Mercury Is Tectonically Active & Shrinking

Mercury is a fascinating planet. As our Suns’ closest orbiting body, it experiences extremes of heat and cold, has the most eccentric orbit of any Solar planet, and an orbital resonance that makes a single day last as long as two years. But since the arrival of the MESSENGER probe, we have learned some new and interesting things about the planet’s geological history as well.

For example, images that were recently obtained by the NASA spacecraft revealed previously undetected landforms – small fault scarps – that appear to be geologically young. The presence of these features have led scientists to conclude that Mercury is still contracting over time, which means that – like Earth – it is tectonically active.

In geology, fault scarps refer to small step-like formations in the surface of a planet, where one side of a fault has moved vertically relative to the other. Previously, scientists believed that Mercury was tectonically dead, and that all major geological activity had taken place in the planet’s early history.

Small graben, or narrow linear troughs, have been found associated with small fault scarps (lower white arrows) on Mercury, and on Earth’s moon. The small troughs, only tens of meters wide (inset box and upper white arrows), likely resulted from the bending of the crust as it was uplifted, and must be very young to survive continuous meteoroid bombardment. Credits: NASA/JHUAPL/Carnegie Institution of Washington/Smithsonian Institution
Images showing small fault scarps and trough (lower and upper white arrows) found on Mercury;s surface. Credits: NASA/JHUAPL/Carnegie Institution of Washington/Smithsonian Institution

This was evidenced by features spotted by the MESSENGER and Mariner 10 probes, both of which found evidence of large wrinkle ridges and fault scarps on the surface. The features were reasoned to be the result of Mercury contacting as it cooled early in its history (i.e. billion of years ago).

This action caused the planet’s crust to break, forming cliffs up to a kilometer and a half (about 1 mile) in height and hundreds of kilometers long. However, as the MESSENGER team noted, these small scarps were considerably younger, dating to about 50 million years of age.

They concluded that the scarps would have to be this young in order to survive bombardment by comets and meteoroids, a common occurrence on Mercury. They also noted their resemblance to similar features on the Moon, which also has young scarps that are the result of recent contraction.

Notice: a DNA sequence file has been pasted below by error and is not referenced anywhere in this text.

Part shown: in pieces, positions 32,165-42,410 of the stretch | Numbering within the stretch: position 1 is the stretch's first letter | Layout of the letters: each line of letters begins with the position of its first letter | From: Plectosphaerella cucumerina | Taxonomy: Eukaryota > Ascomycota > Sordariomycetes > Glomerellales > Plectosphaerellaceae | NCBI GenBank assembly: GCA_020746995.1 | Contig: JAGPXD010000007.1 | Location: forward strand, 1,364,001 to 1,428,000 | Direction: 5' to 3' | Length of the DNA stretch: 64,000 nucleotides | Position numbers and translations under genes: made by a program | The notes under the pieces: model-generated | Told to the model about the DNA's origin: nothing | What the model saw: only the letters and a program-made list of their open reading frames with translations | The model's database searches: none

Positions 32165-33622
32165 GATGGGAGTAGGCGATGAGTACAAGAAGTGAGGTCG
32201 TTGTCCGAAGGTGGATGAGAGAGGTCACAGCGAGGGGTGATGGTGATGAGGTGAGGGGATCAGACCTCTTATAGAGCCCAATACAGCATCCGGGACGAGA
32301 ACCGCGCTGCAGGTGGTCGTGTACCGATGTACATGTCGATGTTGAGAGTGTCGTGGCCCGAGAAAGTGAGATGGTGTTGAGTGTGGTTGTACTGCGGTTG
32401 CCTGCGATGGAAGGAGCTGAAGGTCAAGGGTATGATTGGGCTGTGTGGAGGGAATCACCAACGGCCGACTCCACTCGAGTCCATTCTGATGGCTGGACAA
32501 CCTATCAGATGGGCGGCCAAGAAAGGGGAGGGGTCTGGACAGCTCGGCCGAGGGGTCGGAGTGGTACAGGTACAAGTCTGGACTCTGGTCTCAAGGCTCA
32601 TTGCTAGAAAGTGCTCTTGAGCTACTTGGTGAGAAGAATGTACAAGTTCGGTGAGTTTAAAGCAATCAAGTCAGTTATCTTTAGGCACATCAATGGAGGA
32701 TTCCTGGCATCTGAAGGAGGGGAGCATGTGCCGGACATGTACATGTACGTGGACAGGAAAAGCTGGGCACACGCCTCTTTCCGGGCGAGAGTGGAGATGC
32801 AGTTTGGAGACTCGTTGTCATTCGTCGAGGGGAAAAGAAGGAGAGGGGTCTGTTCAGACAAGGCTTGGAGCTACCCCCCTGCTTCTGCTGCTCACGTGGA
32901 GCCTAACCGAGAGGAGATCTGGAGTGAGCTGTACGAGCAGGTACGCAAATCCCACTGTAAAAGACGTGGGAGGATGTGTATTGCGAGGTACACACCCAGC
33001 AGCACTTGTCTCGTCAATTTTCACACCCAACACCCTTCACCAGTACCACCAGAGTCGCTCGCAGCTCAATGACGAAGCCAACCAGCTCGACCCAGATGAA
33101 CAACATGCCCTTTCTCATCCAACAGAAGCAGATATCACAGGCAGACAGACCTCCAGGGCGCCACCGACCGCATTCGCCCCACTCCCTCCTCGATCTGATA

The team’s findings were reported in a paper titled “Recent Tectonic Activity on Mercury Revealed by Small Thrust Fault Scarps“, which appeared in the October issue of Nature Geoscience.

The MESSENGER spacecraft has been in orbit around Mercury since March 2011. Image Credit: NASA/JHU APL/Carnegie Institution of Washington
The MESSENGER spacecraft has been in orbit around Mercury since March 2011. Credit: NASA/JHU APL/Carnegie Institution of Washington

As Tom Watters, the Smithsonian senior scientist at the National Air and Space Museum and the lead author of the paper, stated in a NASA press release:

“The young age of the small scarps means that Mercury joins Earth as a tectonically active planet, with new faults likely forming today as Mercury’s interior continues to cool and the planet contracts.”

The findings were made during the last 18 months of the MESSENGER mission, during which time the probe lowered its altitude to get higher-resolution images of the planet’s surface. The findings are also consistent with recent findings about Mercury’s global magnetic field, which appears to be powered by the planet’s slowly-cooling outer core.

As Jim Green, NASA’s Planetary Science Director, said of the discovery:

“This is why we explore. For years, scientists believed that Mercury’s tectonic activity was in the distant past. It’s exciting to consider that this small planet – not much larger than Earth’s moon – is active even today.”

All told, these findings have let scientists know that the planet is still alive, in the geological sense. It also means that that there is likely such as thing as Mercury-quakes, something which NASA is sure to follow up on if and when a lander mission (equipped with seismology instruments) is dispatched to the surface of the planet.

Further Reading: NASA, Nature Geoscience

How Do Volcanoes Erupt?

Cleveland Volcano Eruption

Volcanoes come in many shapes and sizes, ranging from common cinder cone volcanoes that build up from repeated eruptions and lava domes that pile up over volcanic vents to broad shield volcanoes and composite volcanoes. Though they differ in terms of structure and appearance, they all share two things. On the one hand, they are all awesome forces of nature that both terrify and inspire.

On the other, all volcanic activity comes down to the same basic principle. In essence, all eruptions are the result of magma from beneath the Earth being pushed up to the surface where it erupts as lava, ash and rock. But what mechanisms drive this process? What is it exactly that makes molten rock rise from the Earth’s interior and explode onto the landscape?